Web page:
fieldwork at home urban sociolinguistic fieldwork
Skip this Video
Download Presentation
Fieldwork “at home”: Urban sociolinguistic fieldwork

Loading in 2 Seconds...

play fullscreen
1 / 16

Fieldwork at home : Urban sociolinguistic fieldwork - PowerPoint PPT Presentation

  • Uploaded on

Fieldwork “at home”: Urban sociolinguistic fieldwork. Devyani Sharma Queen Mary, University of London. Overview. Introduction why sociolinguistics? why sociolinguistic fieldwork? why sociolinguistic fieldwork in urban environments? Theoretical question  choice of methodology

I am the owner, or an agent authorized to act on behalf of the owner, of the copyrighted work described.
Download Presentation

PowerPoint Slideshow about 'Fieldwork at home : Urban sociolinguistic fieldwork' - nile

An Image/Link below is provided (as is) to download presentation

Download Policy: Content on the Website is provided to you AS IS for your information and personal use and may not be sold / licensed / shared on other websites without getting consent from its author.While downloading, if for some reason you are not able to download a presentation, the publisher may have deleted the file from their server.

- - - - - - - - - - - - - - - - - - - - - - - - - - E N D - - - - - - - - - - - - - - - - - - - - - - - - - -
Presentation Transcript
fieldwork at home urban sociolinguistic fieldwork

Fieldwork “at home”:Urban sociolinguistic fieldwork

Devyani Sharma

Queen Mary, University of London

  • Introduction
    • why sociolinguistics?
    • why sociolinguistic fieldwork?
    • why sociolinguistic fieldwork in urban environments?
  • Theoretical question  choice of methodology
  • Challenges of local, urban fieldwork
    • sampling and entering the community
    • interviewing and recording
    • classifying individuals
    • ethics and community feedback
  • Examples from current project interspersed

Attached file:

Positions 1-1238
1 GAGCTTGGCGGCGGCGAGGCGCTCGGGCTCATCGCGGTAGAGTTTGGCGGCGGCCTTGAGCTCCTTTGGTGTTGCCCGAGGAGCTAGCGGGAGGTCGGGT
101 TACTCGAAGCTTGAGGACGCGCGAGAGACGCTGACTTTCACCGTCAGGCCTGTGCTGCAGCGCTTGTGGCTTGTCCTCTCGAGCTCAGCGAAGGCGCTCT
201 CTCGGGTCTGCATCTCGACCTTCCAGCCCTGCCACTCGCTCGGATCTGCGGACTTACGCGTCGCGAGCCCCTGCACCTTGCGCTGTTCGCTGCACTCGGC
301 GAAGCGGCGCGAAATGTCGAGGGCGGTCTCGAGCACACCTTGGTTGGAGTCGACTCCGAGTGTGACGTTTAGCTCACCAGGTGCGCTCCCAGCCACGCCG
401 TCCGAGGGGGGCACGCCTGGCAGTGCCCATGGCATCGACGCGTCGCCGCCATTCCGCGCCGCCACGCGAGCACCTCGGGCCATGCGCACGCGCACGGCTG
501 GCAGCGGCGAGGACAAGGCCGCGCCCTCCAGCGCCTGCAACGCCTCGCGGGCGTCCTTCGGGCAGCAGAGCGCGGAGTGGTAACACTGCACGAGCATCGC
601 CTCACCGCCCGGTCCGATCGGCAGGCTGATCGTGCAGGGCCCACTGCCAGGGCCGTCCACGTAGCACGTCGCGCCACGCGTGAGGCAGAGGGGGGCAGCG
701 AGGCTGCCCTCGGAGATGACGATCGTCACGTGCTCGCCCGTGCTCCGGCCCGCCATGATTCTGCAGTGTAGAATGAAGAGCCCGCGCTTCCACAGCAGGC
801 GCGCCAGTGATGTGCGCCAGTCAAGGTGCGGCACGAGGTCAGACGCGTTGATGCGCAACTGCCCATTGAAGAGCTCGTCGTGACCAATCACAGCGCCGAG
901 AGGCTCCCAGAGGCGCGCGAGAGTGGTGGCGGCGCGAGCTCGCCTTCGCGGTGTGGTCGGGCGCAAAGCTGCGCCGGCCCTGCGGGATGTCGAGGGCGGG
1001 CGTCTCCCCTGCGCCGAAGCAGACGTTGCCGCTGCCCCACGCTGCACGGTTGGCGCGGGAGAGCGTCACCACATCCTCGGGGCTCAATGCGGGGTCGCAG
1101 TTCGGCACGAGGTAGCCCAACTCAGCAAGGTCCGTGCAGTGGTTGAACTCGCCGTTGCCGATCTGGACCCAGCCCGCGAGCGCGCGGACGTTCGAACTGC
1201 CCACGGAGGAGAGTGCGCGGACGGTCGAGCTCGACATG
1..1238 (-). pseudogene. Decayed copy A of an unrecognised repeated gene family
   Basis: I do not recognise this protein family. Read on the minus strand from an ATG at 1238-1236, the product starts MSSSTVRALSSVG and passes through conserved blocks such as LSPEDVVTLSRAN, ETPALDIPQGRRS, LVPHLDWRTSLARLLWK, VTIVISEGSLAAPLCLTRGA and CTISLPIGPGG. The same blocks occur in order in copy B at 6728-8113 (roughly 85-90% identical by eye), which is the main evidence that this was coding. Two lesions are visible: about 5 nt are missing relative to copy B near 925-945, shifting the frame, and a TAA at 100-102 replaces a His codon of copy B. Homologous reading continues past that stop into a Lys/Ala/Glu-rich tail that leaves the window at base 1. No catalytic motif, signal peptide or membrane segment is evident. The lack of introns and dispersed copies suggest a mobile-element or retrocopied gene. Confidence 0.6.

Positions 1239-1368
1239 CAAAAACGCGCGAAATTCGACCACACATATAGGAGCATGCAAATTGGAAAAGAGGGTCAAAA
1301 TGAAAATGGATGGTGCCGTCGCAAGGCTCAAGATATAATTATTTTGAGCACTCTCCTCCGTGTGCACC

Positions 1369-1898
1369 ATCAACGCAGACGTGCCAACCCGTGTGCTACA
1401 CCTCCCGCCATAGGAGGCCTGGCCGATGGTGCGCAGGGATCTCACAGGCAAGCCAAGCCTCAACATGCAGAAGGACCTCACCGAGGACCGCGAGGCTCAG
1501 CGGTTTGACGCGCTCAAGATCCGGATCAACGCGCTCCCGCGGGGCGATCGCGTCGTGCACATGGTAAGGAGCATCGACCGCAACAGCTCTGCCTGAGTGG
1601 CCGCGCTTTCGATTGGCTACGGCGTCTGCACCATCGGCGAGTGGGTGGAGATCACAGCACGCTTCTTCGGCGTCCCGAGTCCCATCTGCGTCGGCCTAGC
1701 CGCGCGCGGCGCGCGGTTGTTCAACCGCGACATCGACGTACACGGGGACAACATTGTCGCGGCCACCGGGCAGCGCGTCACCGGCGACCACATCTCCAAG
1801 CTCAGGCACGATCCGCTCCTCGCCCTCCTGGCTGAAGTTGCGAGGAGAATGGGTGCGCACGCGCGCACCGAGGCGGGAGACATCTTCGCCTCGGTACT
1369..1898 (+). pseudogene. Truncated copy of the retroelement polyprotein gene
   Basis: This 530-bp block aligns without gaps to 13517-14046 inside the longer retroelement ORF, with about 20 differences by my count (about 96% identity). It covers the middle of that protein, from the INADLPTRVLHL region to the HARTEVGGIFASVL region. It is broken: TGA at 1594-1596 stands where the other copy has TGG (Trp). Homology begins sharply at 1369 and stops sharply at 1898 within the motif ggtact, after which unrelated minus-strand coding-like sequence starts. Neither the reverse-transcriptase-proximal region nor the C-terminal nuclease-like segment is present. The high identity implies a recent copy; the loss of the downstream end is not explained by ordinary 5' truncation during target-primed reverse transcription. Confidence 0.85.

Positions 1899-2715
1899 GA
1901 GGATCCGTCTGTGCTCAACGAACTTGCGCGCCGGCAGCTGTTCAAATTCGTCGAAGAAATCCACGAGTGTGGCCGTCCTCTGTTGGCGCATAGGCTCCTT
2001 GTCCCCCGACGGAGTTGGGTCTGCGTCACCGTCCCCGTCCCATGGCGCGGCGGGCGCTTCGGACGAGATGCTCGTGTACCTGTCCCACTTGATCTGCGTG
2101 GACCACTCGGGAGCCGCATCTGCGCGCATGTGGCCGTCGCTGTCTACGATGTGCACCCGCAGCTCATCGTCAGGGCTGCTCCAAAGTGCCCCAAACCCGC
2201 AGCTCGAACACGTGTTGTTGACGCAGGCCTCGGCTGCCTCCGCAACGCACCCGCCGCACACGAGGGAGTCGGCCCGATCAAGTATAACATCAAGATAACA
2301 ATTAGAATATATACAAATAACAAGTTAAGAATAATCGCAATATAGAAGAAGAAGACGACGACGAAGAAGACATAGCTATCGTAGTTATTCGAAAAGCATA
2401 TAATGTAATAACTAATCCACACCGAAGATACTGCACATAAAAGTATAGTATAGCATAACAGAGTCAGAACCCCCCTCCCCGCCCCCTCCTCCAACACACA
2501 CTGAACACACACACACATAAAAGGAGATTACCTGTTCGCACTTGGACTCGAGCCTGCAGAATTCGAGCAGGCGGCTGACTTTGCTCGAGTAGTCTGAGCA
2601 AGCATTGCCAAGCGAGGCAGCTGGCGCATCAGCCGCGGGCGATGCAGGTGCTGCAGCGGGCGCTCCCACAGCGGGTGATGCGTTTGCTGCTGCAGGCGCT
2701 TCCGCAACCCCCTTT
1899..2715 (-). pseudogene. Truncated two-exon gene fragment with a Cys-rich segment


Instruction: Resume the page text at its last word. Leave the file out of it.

why sociolinguistics
Why sociolinguistics?

Sociolinguistics tries to answer questions such as:

  • What does language variation tell us about social structure?
    • class/ethnic relations, gender roles, friendship hierarchies
  • How does a person develop and signal a particular identity?
    • network position, variable usage
  • How do we create meaning in interaction?
    • styles of interaction, inter-cultural miscommunication
  • What ideologies do we hold about language and why?
    • standardisation, overt/covert prestige, linguistic profiling
  • How should we design language policies?
    • bilingualism/dialects in schools, linguistic minority groups
why fieldwork
Why fieldwork?

Different data are needed to answer each question:

  • Macro social structure
    • recordings of how different groups speak (quantitative)
  • Individual behaviour
    • understanding of social networks (qualitative)
    • recordings of conversational interactions (quan/qual)
  • Ideologies
    • individual commentaries (qualitative)
    • cultural representations, e.g. in media (qualitative)
  • Minority communities
    • stages of acquisition or loss (quan/qual)
why in urban environments
Why in urban environments?

(Traditional dialect studies vs. urban dialect studies)